Madgran77 Sat 07-Dec-19 10:19:01

Good advice love0c

bettydl Sun 15-Dec-19 14:30:38

Thank you @love0c this is lovely advice which I'm following.

bettydl Sun 15-Dec-19 14:39:04

We received a card asking to see us at a train station several hours from our house a few days before Christmas. DH doesn't want to go so I'm gently supporting him in this.

The letter was clear that we would be meeting them in between their interconnecting trains after they have been visiting friends. I'm not quite sure what to make of it.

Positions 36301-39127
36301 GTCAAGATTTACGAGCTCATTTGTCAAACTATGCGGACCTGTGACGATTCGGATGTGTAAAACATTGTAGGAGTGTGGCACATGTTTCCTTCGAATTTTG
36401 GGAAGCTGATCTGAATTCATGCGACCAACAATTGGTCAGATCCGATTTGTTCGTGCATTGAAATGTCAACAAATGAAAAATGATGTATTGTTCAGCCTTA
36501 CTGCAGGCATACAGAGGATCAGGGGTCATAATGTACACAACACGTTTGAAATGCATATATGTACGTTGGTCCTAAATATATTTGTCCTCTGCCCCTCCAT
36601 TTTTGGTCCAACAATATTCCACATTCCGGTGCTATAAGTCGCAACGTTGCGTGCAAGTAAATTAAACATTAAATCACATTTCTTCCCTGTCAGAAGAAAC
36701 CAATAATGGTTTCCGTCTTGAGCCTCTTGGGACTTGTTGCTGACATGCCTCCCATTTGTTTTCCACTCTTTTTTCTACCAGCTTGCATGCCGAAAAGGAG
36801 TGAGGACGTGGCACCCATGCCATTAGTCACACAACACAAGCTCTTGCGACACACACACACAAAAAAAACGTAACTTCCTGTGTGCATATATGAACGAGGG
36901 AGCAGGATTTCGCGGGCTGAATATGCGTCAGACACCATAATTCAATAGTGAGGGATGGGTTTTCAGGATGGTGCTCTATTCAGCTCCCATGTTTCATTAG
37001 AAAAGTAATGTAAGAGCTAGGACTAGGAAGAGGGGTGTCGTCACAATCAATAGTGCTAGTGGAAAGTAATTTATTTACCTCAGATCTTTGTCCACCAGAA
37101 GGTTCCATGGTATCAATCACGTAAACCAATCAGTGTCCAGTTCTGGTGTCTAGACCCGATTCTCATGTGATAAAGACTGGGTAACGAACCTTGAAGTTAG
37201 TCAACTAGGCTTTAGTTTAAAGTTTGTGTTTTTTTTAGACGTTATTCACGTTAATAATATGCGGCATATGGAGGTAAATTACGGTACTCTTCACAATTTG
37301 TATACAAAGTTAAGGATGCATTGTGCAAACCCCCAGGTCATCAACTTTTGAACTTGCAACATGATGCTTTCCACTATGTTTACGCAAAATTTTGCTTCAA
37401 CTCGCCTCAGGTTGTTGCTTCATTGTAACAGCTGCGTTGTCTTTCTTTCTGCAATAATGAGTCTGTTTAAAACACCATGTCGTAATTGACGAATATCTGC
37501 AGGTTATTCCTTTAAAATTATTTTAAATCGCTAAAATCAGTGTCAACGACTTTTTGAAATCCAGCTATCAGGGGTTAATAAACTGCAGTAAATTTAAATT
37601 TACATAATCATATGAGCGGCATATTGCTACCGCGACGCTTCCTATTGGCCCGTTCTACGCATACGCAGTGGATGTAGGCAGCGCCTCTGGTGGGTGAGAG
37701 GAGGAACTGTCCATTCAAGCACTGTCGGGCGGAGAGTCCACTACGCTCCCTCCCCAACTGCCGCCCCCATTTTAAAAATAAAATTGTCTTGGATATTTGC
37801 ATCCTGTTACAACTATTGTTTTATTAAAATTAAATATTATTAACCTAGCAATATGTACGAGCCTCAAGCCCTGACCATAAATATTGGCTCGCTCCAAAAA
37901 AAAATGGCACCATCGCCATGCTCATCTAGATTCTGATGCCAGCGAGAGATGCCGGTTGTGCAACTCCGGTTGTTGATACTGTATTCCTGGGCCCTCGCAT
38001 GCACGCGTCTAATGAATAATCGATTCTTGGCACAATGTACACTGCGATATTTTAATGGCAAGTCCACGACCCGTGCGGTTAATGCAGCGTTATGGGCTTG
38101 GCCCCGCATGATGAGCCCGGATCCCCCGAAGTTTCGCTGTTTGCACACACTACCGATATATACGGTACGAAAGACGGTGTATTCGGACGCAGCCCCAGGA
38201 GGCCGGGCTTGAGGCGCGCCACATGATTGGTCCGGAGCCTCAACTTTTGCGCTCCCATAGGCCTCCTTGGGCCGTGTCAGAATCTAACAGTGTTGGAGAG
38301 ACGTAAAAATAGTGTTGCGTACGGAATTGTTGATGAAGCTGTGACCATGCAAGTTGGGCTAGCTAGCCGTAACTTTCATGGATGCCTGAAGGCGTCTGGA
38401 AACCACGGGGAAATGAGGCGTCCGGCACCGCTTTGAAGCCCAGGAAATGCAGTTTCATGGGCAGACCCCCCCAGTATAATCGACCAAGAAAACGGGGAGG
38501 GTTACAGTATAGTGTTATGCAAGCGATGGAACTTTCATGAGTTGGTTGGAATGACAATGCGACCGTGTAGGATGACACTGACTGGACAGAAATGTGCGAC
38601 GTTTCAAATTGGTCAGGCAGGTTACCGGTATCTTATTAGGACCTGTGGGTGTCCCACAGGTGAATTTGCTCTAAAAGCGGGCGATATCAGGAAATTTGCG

Starblaze Sun 15-Dec-19 14:43:37

What an odd request. I wonder how they are spinning that in their own minds. I think you are right to support your husband. Even wanting a relationship with these people, allowing them to treat you like an afterthought would not bode well for the future.

Smileless2012 Sun 15-Dec-19 14:48:53

IMO your DH is right not wanting to go betty; stay away and enjoy this time of the year with your DH and your lovely children.

Don't give them or their card a second thought; they don't deserve your time.